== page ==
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Week 3 - Friday. CS322. Last time. What did we talk about last time? Proving universal statements Disproving existential statements Rational numbers Proof formatting. Questions?. Logical warmup.

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Presentation Transcript
last time
Last time
  • What did we talk about last time?
  • Proving universal statements
    • Disproving existential statements
  • Rational numbers
  • Proof formatting
logical warmup
Logical warmup
  • An anthropologist studying on the Island of Knights and Knaves is told that an astrologer and a sorcerer are waiting in a tower
  • When he goes up into the tower, he sees two men in conical hats
  • One hat is blue and the other is green
  • The anthropologist cannot determine which man is which by sight, but he needs to find the sorcerer
  • He asks, "Is the sorcerer a Knight?"
  • The man in the blue hat answers, and the anthropologist is able to deduce which one is which
  • Which one is the sorcerer?
logical cooldown
Logical cooldown
  • After determining that the man in the green hat is the sorcerer, the sorcerer asks a question that has a definite yes or no answer
  • Nevertheless, the anthropologist, a naturally honest man, could not answer the question, even though he knew the answer
  • What's the question?
another important definition
Another important definition
  • A real number is rational if and only if it can be expressed at the quotient of two integers with a nonzero denominator
  • Or, more formally,

r is rational   a, b Z  r = a/b and b  0

prove or disprove
Prove or disprove:
  • The reciprocal of any rational number is a rational number
using existing theorems
Using existing theorems
  • Math moves forward not by people proving things purely from definitions but also by using existing theorems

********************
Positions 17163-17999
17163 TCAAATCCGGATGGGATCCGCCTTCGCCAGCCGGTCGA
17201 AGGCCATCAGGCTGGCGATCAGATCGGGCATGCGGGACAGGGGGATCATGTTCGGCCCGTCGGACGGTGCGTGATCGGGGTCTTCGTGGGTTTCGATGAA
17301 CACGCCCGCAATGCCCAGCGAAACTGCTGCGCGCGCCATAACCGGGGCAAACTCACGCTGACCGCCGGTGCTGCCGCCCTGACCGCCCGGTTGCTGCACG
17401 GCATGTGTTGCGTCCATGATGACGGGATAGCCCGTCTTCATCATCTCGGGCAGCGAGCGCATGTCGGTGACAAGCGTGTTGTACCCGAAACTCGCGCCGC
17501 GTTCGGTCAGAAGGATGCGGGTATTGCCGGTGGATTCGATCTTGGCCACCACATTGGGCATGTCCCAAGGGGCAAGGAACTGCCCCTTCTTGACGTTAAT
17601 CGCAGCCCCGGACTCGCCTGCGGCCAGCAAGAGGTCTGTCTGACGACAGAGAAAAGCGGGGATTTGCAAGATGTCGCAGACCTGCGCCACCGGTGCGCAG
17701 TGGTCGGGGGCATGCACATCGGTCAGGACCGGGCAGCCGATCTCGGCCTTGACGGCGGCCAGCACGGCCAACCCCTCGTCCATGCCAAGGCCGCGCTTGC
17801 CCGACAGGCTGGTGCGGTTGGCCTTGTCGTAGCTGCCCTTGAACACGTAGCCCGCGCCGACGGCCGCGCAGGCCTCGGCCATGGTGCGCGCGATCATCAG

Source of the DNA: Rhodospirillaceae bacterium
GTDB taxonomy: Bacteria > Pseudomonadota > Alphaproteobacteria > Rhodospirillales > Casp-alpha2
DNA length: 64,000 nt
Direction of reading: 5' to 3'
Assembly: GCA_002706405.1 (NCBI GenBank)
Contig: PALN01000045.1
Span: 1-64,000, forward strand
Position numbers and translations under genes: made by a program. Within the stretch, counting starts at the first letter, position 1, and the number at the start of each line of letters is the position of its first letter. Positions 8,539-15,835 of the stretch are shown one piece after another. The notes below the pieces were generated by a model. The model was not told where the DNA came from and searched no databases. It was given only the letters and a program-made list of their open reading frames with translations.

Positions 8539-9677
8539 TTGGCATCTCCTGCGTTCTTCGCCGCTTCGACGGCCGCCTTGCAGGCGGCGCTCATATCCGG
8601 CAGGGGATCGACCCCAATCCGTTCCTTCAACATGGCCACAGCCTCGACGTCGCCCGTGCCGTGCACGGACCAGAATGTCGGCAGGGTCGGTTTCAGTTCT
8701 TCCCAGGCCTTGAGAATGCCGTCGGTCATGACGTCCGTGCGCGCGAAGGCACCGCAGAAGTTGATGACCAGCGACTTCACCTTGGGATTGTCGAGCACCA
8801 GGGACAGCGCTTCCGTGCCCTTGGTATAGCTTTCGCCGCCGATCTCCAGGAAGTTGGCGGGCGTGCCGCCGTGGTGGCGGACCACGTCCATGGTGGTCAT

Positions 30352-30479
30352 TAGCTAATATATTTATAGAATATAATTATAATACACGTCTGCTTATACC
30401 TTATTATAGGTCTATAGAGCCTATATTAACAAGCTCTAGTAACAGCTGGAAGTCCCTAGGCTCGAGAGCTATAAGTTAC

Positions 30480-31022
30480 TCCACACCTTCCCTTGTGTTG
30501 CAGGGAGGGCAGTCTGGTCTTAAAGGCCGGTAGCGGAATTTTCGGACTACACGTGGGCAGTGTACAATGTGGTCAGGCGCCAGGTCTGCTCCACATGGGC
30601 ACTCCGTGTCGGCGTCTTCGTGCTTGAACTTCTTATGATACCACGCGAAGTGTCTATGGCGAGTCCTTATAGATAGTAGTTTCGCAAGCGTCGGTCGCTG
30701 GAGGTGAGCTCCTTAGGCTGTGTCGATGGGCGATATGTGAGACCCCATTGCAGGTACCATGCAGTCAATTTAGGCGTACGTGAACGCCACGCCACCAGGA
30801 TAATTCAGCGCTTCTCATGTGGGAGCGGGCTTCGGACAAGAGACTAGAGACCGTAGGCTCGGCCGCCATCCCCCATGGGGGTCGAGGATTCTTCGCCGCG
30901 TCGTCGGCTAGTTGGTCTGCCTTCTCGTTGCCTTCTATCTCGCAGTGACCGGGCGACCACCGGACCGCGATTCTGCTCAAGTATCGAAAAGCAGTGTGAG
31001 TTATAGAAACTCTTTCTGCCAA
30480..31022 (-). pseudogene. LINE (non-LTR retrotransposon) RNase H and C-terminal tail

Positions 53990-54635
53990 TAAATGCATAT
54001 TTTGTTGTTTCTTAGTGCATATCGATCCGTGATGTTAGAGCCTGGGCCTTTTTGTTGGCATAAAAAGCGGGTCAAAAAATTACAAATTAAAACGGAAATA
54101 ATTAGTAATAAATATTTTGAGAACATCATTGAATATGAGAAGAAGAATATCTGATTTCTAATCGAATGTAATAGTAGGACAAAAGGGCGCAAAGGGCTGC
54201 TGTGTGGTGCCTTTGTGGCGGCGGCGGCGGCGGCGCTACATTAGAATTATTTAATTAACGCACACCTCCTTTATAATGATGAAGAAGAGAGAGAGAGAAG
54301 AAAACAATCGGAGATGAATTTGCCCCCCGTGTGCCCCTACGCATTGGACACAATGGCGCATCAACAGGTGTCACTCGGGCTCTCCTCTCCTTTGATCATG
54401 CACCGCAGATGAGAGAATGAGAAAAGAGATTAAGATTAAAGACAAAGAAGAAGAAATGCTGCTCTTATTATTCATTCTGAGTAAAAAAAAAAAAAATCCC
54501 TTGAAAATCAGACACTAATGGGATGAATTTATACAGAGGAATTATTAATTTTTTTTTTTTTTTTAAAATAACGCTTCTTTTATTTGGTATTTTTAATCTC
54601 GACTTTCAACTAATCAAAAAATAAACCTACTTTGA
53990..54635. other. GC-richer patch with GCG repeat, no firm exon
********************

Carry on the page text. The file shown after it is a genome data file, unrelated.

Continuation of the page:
• "Standing on the shoulders of giants"
  • Given the following:
    • The sum, product, and difference of any two even integers is even
    • The sum and difference of any two odd integers are even
    • The product of any two odd integers is odd
    • The product of any even integer and any odd integer is even
    • The sum of any odd integer and any even integer is odd
  • Using these theorems, prove that, if a is any even integer and b is any odd integer, then (a2 + b2 + 1)/2 is an integer
definition of divisibility
Definition of divisibility
  • If n and d are integers, then n is divisible by d if and only if n = dk for some integer k
  • Or, more formally:
  • For n, d  Z,
    • n is divisible by d  k Z  n = dk
  • We also say:
    • n is a multiple of d
    • d is a factor of n
    • d is a divisor of n
    • d divides n
  • We use the notation d | n to mean "d divides n"
transitivity of divisibility
Transitivity of divisibility
  • Prove that for all integers a, b, and c, if a | b and b | c, then a | c
  • Steps:
    • Rewrite the theorem in formal notation
    • Write Proof:
    • State your premises
    • Justify every line you infer from the premises
    • Write QED after you have demonstrated the conclusion
prove or disprove1
Prove or disprove:
  • For all integers a and b, if a | b and b | a, then a = b
  • How could we change this statement so that it is true?
  • Then, how could we prove it?
unique factorization theorem
Unique factorization theorem
  • For any integer n > 1, there exist a positive integer k, distinct prime numbers p1, p2, …, pk, and positive integers e1, e2, …, ek such that